Microsoft COO Pledges Carbon Neutrality By July

By May 9, 2012

Kevin Turner, Chief Operating Officer of Microsoft, published a blog post today pledging to make the software giant carbon neutral across all of its direct operations beginning in July of this year. The announcement comes only a week after the U.S. Environmental Protection Agency named Microsoft as the third largest purchaser of green power in the United States.

Microsoft COO B. Kevin Turner

Microsoft COO B. Kevin Turner

Microsoft’s carbon neutrality program will utilize an accountability model that monetarily incentivizes those facilities maintaining a neutral carbon footprint. Turner clarified that the company will implement the carbon neutrality program globally across data centers, software development labs, air travel, and office buildings.

[Our accountability model] will make every Microsoft business unit responsible for the carbon they generate — creating incentives for greater efficiency, increased purchases of renewable energy, better data collection and reporting, and an overall reduction of our environmental impact.

An internal carbon fee will make sure each business unit is held financially accountable for keeping up with the neutrality program. Microsoft will measure the value of carbon units based on current market prices for renewable energy resources.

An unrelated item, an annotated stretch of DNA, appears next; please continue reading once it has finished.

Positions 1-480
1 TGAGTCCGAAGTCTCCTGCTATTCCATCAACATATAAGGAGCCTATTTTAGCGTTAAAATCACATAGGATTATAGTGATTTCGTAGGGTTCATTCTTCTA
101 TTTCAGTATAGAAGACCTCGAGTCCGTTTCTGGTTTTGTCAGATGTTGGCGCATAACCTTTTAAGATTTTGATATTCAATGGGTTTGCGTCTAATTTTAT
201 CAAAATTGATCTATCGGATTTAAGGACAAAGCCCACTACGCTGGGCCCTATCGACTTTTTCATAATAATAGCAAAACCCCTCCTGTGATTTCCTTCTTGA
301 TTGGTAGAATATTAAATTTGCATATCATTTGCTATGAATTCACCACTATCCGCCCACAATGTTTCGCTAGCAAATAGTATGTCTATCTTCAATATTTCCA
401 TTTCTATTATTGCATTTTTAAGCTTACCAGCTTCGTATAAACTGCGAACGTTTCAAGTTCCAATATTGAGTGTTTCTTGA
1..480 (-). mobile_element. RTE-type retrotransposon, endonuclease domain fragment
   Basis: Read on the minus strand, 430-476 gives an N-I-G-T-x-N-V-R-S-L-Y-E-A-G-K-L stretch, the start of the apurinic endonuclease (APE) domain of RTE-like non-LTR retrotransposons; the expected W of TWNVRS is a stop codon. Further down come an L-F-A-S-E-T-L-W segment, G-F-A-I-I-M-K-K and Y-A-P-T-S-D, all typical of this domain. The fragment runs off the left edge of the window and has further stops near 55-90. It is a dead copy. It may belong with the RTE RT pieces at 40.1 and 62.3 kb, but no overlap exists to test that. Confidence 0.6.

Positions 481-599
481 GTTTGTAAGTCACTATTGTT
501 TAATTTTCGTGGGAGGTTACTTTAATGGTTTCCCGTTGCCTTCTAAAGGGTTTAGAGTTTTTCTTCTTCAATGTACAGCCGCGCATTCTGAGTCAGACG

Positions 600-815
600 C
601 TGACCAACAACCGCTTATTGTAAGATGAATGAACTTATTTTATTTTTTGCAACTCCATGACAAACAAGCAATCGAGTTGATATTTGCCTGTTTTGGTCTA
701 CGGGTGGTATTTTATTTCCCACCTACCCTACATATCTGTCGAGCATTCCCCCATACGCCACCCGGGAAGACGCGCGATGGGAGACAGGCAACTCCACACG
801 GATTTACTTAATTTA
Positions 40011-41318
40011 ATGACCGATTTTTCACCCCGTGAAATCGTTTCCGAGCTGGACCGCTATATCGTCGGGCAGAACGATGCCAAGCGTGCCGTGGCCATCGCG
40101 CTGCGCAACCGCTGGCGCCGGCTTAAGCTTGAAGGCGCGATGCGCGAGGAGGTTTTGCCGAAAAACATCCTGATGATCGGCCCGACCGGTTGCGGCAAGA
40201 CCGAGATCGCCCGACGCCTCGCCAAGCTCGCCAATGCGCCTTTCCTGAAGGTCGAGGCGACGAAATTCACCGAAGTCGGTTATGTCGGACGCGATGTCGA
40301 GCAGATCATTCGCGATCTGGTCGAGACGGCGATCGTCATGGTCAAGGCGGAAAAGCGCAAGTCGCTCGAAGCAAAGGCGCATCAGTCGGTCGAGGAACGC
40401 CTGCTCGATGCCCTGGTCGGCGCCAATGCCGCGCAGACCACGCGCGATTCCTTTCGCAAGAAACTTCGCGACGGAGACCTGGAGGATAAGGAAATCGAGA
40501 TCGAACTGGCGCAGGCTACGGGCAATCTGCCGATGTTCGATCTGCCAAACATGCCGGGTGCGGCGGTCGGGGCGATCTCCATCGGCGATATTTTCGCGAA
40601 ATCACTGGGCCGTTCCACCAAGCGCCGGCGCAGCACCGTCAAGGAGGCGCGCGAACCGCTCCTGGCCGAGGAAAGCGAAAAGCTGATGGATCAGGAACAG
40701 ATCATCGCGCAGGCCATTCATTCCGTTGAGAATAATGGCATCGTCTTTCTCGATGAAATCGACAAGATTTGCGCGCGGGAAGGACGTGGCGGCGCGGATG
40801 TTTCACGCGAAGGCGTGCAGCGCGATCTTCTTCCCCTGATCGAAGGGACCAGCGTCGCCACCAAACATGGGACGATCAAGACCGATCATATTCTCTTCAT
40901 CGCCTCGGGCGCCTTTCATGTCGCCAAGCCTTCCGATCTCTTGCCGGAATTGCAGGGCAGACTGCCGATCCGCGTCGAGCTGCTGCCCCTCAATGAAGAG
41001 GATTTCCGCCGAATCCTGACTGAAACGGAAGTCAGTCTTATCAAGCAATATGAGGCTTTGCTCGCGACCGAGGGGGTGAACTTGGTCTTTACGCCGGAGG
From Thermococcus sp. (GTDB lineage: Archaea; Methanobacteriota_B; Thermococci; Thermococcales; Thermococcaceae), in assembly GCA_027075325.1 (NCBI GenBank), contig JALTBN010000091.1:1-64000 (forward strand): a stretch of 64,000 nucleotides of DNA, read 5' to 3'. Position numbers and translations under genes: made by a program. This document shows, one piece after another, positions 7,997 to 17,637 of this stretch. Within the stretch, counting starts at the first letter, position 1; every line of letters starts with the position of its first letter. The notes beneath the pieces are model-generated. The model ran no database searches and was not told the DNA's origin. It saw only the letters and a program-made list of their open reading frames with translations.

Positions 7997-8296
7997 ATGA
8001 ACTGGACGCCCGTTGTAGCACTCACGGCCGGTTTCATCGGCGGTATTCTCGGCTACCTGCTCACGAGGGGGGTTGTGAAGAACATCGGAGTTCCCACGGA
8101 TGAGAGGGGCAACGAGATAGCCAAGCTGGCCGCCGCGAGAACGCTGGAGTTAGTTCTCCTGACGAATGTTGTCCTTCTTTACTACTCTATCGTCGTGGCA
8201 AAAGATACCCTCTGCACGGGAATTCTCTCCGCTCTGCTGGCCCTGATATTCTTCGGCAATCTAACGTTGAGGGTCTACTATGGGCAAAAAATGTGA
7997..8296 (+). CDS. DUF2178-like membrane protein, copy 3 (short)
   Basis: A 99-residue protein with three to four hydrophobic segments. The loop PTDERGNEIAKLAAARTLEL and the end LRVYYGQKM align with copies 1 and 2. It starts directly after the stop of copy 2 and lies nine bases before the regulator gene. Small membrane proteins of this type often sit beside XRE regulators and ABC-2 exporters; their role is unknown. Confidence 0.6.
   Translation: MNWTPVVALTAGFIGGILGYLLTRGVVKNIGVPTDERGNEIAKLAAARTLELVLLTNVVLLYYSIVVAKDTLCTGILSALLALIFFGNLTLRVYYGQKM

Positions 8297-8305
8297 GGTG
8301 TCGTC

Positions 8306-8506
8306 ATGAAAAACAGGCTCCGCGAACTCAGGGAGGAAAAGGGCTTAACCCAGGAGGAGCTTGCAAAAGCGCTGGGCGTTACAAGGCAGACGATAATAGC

“For emissions not eliminated through efficiency measures, Microsoft will purchase renewable energy and carbon offsets,” Turner wrote in the blog post.

The COO went on to detail some of the programs Microsoft has already implemented to reach its upcoming goal, including a new pilot program that uses analytics of buildings located on its Redmond, Washington campus in order to optimize energy usage within existing systems. The company projects that it will save $1.5 million next fiscal year with this program alone.

“We believe climate change is a serious challenge requiring a comprehensive and global response from all sectors of society,” Turner wrote. “This carbon charge-back model is one way we seek to both reduce our impact and test new approaches which we hope are broadly useful for other organizations.”

For more information about how Microsoft is becoming a “lean, green, and accountable” company, check out the full carbon neutrality document here.

Corey Cummings

Corey is a graduate of the University of Wisconsin in Madison where he received degrees in English and Creative Writing. He currently lives in Chicago and enjoys alternately obsessing over video games that aren't out yet and crazy gadgets he can't afford.